The Lasting Impact of Digital Literacy Training for Seniors

At 95 years young, Mrs. Jessie Sinkler took a digital literacy class that changed her life. She learned how to navigate a tablet, connect to the internet, Facetime with relatives, and use telehealth to meet with her doctor. 


“It’s important to try to keep learning,” she said. 


Mrs. Sinkler, of Eastover, is the oldest participant to ever be trained in one of the digital literacy classes organized by Palmetto Care Connections. This nonprofit organization brings technology, broadband, and telehealth solutions to healthcare providers in rural and underserved areas of South Carolina. Through the Digital Inclusion program, Palmetto Care Connections has taught more than 1400 people how to use technology such as a tablet, laptop, or smartphone. 


Kathy Schwarting, CEO of Palmetto Care Connections, said the program started during the COVID-19 pandemic when patients kept calling the PCC office asking for help with a telehealth visit. Patients had never used telehealth to connect with their doctor and some people, especially seniors, did not know how to use a device or connect to the internet.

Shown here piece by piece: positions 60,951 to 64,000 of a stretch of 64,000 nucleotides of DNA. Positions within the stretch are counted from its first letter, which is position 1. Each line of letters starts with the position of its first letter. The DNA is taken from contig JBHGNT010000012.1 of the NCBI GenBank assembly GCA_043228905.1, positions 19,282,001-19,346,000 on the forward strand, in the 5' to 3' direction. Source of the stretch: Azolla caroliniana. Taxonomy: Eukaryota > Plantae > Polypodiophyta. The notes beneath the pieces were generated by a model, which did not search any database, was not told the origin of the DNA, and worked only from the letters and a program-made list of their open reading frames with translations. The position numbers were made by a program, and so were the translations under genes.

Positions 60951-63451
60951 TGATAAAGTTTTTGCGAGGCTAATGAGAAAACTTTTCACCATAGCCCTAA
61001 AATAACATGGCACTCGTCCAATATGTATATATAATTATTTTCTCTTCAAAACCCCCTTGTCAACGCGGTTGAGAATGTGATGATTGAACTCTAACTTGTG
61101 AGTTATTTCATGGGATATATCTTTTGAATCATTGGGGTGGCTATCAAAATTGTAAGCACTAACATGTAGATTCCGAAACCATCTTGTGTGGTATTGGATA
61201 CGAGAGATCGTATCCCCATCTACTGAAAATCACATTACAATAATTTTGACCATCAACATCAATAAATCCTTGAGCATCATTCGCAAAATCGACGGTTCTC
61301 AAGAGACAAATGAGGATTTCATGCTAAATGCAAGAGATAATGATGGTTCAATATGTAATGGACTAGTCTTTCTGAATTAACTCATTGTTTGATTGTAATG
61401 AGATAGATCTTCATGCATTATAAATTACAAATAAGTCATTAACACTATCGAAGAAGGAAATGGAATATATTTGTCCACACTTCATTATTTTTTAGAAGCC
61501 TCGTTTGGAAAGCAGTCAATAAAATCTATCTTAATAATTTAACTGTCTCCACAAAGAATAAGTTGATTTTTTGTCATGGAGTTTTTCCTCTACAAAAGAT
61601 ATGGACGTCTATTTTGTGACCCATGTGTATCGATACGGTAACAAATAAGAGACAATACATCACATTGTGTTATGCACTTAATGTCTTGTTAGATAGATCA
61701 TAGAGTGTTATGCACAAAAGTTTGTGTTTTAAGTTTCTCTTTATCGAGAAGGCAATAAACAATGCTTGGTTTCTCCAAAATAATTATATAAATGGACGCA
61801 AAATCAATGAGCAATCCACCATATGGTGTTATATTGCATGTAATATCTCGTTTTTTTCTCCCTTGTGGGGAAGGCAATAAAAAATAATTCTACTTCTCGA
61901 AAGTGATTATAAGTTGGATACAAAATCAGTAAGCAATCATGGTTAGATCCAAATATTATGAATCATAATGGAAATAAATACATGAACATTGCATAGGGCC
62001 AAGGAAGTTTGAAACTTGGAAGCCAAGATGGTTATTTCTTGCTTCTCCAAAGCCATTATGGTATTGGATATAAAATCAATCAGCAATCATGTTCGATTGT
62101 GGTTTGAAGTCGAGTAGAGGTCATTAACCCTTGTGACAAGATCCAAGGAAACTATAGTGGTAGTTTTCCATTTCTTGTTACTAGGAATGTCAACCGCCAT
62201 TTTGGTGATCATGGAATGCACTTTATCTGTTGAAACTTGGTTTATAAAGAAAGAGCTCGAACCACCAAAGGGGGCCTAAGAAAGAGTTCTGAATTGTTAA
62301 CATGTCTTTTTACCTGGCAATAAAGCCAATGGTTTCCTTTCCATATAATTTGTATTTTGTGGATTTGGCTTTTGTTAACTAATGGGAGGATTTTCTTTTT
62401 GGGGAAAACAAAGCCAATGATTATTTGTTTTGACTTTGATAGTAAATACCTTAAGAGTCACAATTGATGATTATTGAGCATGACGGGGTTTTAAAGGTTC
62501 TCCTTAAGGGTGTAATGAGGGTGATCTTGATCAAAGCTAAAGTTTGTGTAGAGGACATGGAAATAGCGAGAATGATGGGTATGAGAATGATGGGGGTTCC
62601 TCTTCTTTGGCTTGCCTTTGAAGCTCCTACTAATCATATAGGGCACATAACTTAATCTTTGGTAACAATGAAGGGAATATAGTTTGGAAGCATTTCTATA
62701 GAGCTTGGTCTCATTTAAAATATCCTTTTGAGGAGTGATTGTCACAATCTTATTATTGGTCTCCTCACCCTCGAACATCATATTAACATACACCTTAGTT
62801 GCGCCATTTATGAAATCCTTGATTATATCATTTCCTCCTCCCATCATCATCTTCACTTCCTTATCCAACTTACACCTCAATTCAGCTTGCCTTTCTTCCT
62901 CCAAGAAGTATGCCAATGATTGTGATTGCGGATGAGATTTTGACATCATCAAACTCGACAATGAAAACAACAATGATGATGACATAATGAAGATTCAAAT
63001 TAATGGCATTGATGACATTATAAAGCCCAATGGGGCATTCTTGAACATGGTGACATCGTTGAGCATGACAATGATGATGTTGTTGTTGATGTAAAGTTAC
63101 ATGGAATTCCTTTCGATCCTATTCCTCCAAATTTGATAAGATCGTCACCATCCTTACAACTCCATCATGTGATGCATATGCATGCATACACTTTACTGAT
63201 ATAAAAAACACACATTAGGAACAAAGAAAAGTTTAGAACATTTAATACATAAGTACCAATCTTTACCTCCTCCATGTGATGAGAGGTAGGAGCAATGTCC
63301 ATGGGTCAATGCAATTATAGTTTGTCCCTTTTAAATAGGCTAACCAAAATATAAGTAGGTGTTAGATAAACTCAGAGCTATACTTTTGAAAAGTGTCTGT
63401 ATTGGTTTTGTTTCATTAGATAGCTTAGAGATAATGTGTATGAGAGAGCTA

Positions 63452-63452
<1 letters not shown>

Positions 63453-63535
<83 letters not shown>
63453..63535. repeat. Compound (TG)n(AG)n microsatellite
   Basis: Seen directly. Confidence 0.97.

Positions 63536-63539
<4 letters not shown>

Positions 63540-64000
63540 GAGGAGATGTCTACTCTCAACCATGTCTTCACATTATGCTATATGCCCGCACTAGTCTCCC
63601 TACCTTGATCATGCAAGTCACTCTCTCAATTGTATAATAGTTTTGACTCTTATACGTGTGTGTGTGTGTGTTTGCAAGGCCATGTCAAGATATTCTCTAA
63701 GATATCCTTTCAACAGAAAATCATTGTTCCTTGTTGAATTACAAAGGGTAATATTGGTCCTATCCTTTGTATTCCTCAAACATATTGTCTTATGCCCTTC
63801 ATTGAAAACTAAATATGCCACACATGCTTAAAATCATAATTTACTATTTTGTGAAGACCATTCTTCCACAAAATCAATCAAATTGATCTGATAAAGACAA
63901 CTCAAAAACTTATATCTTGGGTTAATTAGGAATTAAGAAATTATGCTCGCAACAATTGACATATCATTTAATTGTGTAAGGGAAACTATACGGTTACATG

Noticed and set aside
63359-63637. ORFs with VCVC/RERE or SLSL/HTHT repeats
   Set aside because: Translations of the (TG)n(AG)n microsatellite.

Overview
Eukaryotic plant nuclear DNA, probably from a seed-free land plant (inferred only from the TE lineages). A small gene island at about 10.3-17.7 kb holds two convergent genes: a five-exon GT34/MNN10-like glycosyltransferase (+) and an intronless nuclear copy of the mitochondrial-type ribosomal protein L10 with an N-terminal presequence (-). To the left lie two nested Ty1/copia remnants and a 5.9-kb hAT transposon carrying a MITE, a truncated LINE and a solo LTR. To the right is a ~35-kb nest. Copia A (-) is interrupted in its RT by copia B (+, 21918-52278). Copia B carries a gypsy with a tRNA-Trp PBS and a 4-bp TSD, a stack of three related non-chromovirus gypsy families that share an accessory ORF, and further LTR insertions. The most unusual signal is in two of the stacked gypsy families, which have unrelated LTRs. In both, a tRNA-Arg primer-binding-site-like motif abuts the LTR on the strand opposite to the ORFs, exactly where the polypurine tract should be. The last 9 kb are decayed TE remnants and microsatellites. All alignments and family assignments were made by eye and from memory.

“Our world has become very technology-based; everything is on the internet," Schwarting said. We can spend millions on infrastructure - building out broadband fiber - but if an individual doesn’t connect to that service because they don't understand the need for internet service or they can’t afford it, then we really haven’t impacted them.”


The Digital Inclusion Program, Palmetto Connect, helps close the digital divide ­for residents in rural and underserved areas to­ South Carolina by increasing internet access and affordability, digital literacy trainings, and connecting individuals to quality-of­-lif­e resources such as telehealth through digital inclusion.


Since Mrs. Sinkler took the digital literacy class in 2021, she’s developed even more digital skills. Daily she uses her tablet to play games that keep her mind engaged. She said it’s important for seniors to stay updated with the newest technology and keep learning. The more active a person is, the sharper their mind, which helps protect against dementia and other harmful conditions.